The trail wasn’t on the map we picked up at the visitor center. The forest grew dark. Dark as if it could’ve been 7:00 at night. Dark like it was dusk, and that was very disconcerting. The last couple of hours our conversation grew quiet and our demeanor leaned towards helplessness. Mia thought she might try 911, but of course we had no service on our phones. After being on the trail for hours, low and behold, we ended back up at the bunkers where we had started at Station 2 and realized we had just taken about a 5-6 mile detour full of switchbacks and river crossings. My “mapmyrun” says we hiked about 10 miles in around 4.5 hours. Aahhhh!!!

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If you look closely, you can see a small pink ribbon tied to a tree in front of Mia

Next game plan: We brought out our little map and read that from the bunkers we could find a way to a water tank. It read: “Going right will take you to the reservoir tank and back down a road to the trailhead (about 1.5 miles).” So if we could just find that road it would be our ticket OUT. There was a tiny arrow nailed to a tree that pointed right and read: “water tank.” By this time it was quite late in the day. We were back on a trail sloshing through the mud under the dark forest canopy. We became uncertain of anything and both of our stomachs were bothering us. That sick feeling inside; a little bit of desperation and a lot of scared. The trail was narrow and seemed to go forever and finally…Eureka! We spotted the large water tank. We followed the fence on the side of the reservoir and found the road. Mia and I literally hugged and cried and jumped up and down for joy. We were lost and now we were found!

The road to salvation

The road to salvation

It was almost 6:00 in the evening on the Eastside, and on a rainy overcast day it looked liked dusk. In the almost five hours that we were back on the trails we only saw two other people, not including the ones at the pool. I guess this time of year most people know how muddy it is. I had read a review on Yelp, and mud was mentioned, but not of the magnitude that we had trudged through. I suppose August or September would be a better time for this hike.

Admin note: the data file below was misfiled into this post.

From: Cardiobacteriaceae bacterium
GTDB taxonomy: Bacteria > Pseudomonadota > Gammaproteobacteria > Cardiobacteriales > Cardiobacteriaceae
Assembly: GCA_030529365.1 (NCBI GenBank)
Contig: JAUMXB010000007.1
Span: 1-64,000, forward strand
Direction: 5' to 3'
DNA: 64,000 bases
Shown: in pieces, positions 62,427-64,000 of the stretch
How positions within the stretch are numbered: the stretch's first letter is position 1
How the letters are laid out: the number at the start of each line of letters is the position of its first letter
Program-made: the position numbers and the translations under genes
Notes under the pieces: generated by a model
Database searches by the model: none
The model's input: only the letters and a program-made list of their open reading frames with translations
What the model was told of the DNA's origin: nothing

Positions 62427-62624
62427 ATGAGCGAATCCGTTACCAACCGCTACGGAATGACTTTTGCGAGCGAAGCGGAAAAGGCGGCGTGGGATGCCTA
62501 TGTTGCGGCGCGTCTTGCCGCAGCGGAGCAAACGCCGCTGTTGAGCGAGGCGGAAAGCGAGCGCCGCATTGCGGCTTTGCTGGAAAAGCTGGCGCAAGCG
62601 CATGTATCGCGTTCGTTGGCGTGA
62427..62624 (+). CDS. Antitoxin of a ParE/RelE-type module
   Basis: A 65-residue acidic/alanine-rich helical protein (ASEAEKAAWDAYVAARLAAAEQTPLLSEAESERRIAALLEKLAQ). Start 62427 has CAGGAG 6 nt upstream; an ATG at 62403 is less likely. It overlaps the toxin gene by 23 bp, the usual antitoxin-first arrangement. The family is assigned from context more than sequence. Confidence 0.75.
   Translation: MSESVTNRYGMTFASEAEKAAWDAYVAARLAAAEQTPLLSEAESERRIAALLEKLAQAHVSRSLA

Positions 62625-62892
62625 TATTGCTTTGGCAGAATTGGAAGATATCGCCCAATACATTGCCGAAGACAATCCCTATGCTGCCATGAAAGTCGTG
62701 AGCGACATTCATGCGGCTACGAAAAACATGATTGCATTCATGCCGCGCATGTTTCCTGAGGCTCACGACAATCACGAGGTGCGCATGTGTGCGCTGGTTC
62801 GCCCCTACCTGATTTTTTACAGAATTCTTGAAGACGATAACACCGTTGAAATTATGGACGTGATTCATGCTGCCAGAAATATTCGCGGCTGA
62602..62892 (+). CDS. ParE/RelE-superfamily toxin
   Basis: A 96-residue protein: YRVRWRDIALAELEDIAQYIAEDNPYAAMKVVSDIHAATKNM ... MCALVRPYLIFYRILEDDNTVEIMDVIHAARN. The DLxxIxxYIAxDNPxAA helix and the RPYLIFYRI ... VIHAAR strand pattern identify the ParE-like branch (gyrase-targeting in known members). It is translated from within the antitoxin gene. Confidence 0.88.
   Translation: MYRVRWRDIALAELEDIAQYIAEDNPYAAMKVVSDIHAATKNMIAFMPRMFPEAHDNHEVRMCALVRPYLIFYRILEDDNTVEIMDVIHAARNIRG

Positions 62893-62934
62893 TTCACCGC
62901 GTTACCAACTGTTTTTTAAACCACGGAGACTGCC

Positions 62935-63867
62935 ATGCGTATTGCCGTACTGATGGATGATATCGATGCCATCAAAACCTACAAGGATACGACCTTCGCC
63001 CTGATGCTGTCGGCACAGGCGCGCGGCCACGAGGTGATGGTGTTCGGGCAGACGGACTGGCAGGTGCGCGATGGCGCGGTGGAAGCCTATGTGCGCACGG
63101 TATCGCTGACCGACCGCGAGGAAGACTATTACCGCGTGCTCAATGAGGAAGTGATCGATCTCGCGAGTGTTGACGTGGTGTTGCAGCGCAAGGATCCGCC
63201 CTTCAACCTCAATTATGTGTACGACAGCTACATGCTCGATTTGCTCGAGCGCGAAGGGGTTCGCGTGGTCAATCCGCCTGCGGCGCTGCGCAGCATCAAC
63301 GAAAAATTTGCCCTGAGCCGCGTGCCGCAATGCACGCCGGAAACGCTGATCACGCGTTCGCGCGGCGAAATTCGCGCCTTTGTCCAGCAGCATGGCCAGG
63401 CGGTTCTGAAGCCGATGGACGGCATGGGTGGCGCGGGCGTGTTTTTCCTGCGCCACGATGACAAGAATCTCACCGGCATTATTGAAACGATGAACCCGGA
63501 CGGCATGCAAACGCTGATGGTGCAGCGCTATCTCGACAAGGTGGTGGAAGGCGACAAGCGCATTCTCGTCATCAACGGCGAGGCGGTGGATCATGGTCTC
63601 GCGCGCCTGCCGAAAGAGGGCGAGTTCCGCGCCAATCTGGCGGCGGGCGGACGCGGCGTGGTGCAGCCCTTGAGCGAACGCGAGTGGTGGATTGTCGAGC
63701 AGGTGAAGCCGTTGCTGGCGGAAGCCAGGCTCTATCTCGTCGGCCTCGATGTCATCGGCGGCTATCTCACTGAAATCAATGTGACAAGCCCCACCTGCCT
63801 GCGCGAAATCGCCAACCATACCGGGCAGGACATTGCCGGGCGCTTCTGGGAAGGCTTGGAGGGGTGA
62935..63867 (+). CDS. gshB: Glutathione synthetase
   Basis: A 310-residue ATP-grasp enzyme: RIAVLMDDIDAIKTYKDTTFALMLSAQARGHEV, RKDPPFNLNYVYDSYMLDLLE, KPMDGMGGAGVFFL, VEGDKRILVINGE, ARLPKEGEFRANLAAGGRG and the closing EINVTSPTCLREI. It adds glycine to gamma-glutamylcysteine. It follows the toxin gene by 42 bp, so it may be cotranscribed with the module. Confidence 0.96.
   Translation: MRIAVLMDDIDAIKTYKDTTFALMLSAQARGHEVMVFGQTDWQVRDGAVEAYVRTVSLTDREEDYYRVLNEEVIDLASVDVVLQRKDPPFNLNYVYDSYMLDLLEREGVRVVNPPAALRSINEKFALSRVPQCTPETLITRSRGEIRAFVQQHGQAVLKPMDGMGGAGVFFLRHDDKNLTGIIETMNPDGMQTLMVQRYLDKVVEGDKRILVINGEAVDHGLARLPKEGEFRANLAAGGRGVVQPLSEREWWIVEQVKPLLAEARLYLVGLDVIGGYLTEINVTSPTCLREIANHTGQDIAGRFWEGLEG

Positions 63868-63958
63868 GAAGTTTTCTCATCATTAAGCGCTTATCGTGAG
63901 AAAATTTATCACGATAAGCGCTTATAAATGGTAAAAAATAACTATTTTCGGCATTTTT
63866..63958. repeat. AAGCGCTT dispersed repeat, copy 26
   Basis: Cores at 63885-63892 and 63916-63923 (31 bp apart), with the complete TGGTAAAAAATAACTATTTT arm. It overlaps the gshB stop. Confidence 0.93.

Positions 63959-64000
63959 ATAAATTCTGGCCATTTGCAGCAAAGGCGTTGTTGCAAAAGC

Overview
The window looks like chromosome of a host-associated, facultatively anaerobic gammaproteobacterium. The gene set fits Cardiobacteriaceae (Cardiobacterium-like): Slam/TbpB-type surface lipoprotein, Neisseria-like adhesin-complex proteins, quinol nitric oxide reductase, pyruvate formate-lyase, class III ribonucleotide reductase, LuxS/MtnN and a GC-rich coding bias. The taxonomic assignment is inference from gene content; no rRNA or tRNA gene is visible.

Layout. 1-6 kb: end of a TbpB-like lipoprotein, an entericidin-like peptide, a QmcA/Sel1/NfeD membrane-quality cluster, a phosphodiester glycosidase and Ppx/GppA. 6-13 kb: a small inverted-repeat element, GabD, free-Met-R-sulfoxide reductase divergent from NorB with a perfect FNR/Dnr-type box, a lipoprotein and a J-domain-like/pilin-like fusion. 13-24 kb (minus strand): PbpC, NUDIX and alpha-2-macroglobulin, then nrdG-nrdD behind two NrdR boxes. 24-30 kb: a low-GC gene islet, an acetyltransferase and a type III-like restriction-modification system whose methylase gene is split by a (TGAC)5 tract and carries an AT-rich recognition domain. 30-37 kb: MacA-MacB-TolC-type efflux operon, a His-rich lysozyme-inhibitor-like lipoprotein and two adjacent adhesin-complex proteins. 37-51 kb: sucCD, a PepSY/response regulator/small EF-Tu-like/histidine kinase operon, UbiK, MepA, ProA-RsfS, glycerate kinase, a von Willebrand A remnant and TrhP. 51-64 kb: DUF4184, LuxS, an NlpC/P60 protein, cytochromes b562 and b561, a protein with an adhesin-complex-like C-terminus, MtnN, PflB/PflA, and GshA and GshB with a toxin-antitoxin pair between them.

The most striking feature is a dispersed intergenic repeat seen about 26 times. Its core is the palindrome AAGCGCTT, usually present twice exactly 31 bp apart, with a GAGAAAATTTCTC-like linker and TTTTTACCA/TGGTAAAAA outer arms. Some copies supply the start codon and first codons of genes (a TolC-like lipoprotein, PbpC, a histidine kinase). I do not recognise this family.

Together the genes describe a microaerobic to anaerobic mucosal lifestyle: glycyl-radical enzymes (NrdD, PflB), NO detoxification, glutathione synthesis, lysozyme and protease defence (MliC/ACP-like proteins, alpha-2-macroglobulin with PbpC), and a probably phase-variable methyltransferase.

We didn’t do anything wrong or irresponsible. Taking that wrong trail probably happens to many. Although there were markers, there should be more. Especially at intersections. We kept our wits about us and did not panic (although that probably would’ve come later). While walking down the road, we both shared our thoughts on how we would have managed the night in the forest. We weren’t worried about water, we had brought enough. We weren’t worried about food, a few hours hungry is not a big deal. We weren’t worried about being cold, lucky we live Hawaii. But what we were worried about how we would sleep in the mud. Everything, everywhere was saturated with the rains. The tremendous mosquito population was a concern, as well as centipedes and other crawly things. And then…there are the wild pigs.

The State Park map of the 3.5 mile Nekoa trail.

The State Park map of the 3.5 mile Nekoa trail.

Still haunted by the whole experience, I didn’t sleep well, even though I was exhausted by the hike and trauma. I was awake for hours in the night plagued with thoughts of the day.

Our route taken from my phone app "mapmyrun"

Our route taken from my phone app “mapmyrun”

I texted Mia the map of our route from my “mapmyrun” and told her I couldn’t sleep. She texted back the next morning saying she had dreams of frantically hiking. We were definitely affected on a deep level by this experience. In retrospect, what I could have done better was read more reviews and information on this hike. But it was supposed to be a simple and easy 3.5 mile loop.